[](float a, float b) { return a + b; }
[=](float a, float b) { return a + b; }
[=,x](float a, float b) { return a + b; }
[y](float a, float b) { return a + b; }
[=]()->int { return operator()(this->x + y); }
[&, i]{ }
[=] { decltype(x) y1; decltype((x)) y2 = y1; decltype(y) r1 = y1; decltype((y)) r2 = y2; }

which generated 6,300 source files of which 5,865 failed, 396 passed and 39 were treated differently by the compilers (g++ version 4.7.2, clang version 3.3).

How should the percentages be calculated? If we take the human written numbers for well written test suites containing (roughly) equal numbers of pass/fail tests, then we have around 800 tests of which (say) 40 gave different behavior, giving us a 5% fault rate. Do we share that 5% equally between both compilers or assign 3% for both being wrong and 1% for each being uniquely wrong?

Submitting a bug report to both compiler teams pointing out that their behavior is different from the other’s is a sure fire way to make myself unpopular. Any suggestions for how to resolve this issue, that does not involve me having to study the tiresomely long and convoluted C++ Standard, welcome.

Generating code that looks like it is human written

April 11th, 2012 No comments

I am very interested in understanding the patterns of developer behavior that lead to the human characteristics that can be found in code. To help me get some idea of how well I understand this behavior I have decided to build a tool that generates source code that appears to be written by human programmers. I hope to reach a point where I can offer a challenge to tell the difference between generated code and human written code.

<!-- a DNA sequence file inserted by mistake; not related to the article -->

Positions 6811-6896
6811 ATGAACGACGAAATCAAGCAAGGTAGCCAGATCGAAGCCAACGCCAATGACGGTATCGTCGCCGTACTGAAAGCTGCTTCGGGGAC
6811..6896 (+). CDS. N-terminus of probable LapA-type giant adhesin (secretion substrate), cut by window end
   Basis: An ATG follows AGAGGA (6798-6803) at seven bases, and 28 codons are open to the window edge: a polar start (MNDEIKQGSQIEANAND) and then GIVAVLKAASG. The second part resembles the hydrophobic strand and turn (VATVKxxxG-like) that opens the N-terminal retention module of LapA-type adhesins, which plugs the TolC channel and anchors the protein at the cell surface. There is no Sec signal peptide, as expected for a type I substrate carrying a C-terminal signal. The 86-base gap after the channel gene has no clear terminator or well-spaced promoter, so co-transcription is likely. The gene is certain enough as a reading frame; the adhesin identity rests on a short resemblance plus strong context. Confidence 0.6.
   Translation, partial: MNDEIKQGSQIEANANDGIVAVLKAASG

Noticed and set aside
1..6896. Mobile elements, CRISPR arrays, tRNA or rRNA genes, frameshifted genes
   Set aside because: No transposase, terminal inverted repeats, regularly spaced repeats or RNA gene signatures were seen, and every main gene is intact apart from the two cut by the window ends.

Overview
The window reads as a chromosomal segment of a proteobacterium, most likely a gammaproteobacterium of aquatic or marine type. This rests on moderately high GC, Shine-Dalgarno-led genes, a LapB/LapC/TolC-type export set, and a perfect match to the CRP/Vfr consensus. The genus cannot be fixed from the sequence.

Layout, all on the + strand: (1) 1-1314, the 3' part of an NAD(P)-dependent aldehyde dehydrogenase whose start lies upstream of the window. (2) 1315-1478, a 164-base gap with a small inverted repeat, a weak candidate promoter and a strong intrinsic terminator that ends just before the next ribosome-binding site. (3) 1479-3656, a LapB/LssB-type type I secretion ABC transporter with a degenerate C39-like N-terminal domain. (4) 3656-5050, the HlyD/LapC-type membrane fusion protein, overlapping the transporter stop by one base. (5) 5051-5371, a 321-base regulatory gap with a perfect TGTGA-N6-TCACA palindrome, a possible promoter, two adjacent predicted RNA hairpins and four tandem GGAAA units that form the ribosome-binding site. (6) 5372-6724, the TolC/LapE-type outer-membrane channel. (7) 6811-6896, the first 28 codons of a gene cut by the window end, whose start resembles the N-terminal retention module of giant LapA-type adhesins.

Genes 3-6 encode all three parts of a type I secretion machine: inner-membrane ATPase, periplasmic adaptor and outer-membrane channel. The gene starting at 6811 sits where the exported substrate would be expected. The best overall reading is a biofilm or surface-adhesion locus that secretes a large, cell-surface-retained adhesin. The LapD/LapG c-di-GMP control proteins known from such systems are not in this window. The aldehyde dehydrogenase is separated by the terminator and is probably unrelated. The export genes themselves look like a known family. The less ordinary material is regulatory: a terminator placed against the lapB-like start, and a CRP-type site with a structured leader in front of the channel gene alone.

The three main production techniques I plan to use are, in increasing order of relatedness to humans production techniques, are:

  1. Random generation based on percentage occurrence of language constructs obtained from measurements of existing source. This is the simplest approach and the one furthest away from common developer behavior; even so there are things that can be learned from this information. For instance, the theory that developers are more likely to create a function once code becomes heavily nested code implies that the probability of encountering an if-statement decreases as nesting depth increases; measurements show the probability of encountering an if-statement remaining approximately constant as depth of nesting increases.
  2. Behavior templates. People have habits in everyday life and also when writing software. While some habits are idiosyncratic and not encountered very often there are some that appear to be generally used. For instance, developers tend to assign a fixed role to every variable they define (e.g., stepper for stepping through a succession of values and most-recent holder holding the latest value encountered in going through a succession of values).